“That’s the second time he pushed somebody with their backed turned, but hey, it is what it is,” he said. “I don’t worry about it. It didn’t hurt me. You didn’t take nothing out my pocket, and I ain’t react. So making sure I stay solid, man. I ain’t react, you ain’t getting me! You ain’t getting me out the game, I’m staying in!”
Walking to the bench after the two sides were separated, Ayton turned around to check if his teammates were still with him. They were. They had his back, without having to shove anyone in theirs, and that was all the Suns center needed to know he’d made the right decision.
Sending Beverley a message and getting hit with an ejection, fine or suspension would serve little purpose for the Suns compared to simply winning the game and keeping their eyes on the prize. On Tuesday, it was beating the Lakers for the 11th straight time since this cursed Andre Drummond meme:
“I just think that’s how the cards have fell,” Booker replied when asked about that streak. “I didn’t even know it was 11 times, but let’s keep it up.”
The Suns may be punching down at an inferior team right now, but their ultimate prize has nothing to do with cherishing wins over LA. Like another Lakers rival that has since passed them by in the Clippers, the Suns won’t be taken seriously until they win a title.
At 5-11, the Lakers’ ceiling is a play-in spot, which they fell short of last year. At 11-6, the Suns are first in the West, coming off a 2021 Finals run and a 64- win season last year. They have legitimate title prospects, and risking any of that for a November altercation with a likely lottery team isn’t worth the trouble.
As Ayton says, the Suns know what they left on the table the last two seasons.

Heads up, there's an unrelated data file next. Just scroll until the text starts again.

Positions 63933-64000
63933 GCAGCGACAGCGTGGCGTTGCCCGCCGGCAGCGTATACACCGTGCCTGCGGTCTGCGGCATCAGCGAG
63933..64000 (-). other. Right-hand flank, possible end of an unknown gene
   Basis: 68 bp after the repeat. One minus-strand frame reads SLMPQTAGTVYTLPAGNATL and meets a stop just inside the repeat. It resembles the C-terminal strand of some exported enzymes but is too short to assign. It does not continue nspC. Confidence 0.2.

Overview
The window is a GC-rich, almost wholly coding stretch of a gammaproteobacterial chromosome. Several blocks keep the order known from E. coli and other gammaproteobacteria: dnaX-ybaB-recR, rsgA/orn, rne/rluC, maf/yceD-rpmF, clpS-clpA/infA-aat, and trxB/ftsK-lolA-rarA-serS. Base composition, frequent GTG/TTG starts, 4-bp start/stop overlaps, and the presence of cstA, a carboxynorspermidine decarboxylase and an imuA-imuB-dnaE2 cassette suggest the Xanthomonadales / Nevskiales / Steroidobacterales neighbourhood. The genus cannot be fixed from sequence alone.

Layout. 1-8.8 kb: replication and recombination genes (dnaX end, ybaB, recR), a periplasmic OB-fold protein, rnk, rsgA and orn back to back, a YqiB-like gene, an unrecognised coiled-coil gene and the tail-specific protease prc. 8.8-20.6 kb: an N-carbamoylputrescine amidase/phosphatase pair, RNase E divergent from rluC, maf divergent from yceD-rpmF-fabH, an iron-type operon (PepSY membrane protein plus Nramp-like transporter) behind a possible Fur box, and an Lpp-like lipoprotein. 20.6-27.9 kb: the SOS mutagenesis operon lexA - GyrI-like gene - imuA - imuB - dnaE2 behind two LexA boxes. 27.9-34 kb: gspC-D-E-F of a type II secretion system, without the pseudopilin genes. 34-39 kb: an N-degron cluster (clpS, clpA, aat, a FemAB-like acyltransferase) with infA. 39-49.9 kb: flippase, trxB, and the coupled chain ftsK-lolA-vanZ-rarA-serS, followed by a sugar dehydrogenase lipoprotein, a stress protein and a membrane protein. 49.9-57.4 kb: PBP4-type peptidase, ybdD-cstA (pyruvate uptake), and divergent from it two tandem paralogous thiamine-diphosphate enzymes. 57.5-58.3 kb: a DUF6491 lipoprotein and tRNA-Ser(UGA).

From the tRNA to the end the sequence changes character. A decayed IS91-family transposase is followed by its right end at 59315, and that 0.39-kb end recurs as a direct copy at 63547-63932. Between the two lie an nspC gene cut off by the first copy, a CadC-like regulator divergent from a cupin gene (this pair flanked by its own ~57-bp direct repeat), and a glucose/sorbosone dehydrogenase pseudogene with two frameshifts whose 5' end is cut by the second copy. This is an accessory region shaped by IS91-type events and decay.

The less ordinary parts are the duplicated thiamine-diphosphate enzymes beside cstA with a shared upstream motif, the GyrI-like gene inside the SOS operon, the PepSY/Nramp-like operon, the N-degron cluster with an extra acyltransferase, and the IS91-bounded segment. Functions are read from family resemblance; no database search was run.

“We’re not really playing hard to make you quit, we’re just playing hard, ’cause we have a bigger agenda,” Ayton explained. “This team, we’ve been embarrassed the last two years, playing the best basketball we’ve ever played and never finishing. So if you think tonight is where we’re stopping at, nah. We’re looking at the brighter picture.”
There’s a larger, more debatable conversation to be had about Ayton’s aggression, touches, skill-set, motor and all-around start to the season. His numbers are down, and the fanbase remains divided between two extreme ends of the spectrum — one can’t acknowledge his shortcomings, while the other can’t admit his value to this team.
But for all the consternation about his happiness in Phoenix, his unwillingness to accept his role and his bad blood with Monty Williams, hearing Ayton explain the motivation behind his long-term, composed outlook spoke volumes about where he and the Suns actually are at this point.
“It’s what Monty instilled in us, him being the coach he is,” Ayton said. “That was the Coach of the Year, just not only being a coach, but being that figure that all of us young males need. And it eventually comes on the court because of the chemistry he has with his players. We play hard for that dude. We play hard for him. We play hard for this organization and we play hard for each other. Once you have a great group of guys that’s ready to lock in and listen, from youngest to oldest, it’s hard to stop us.”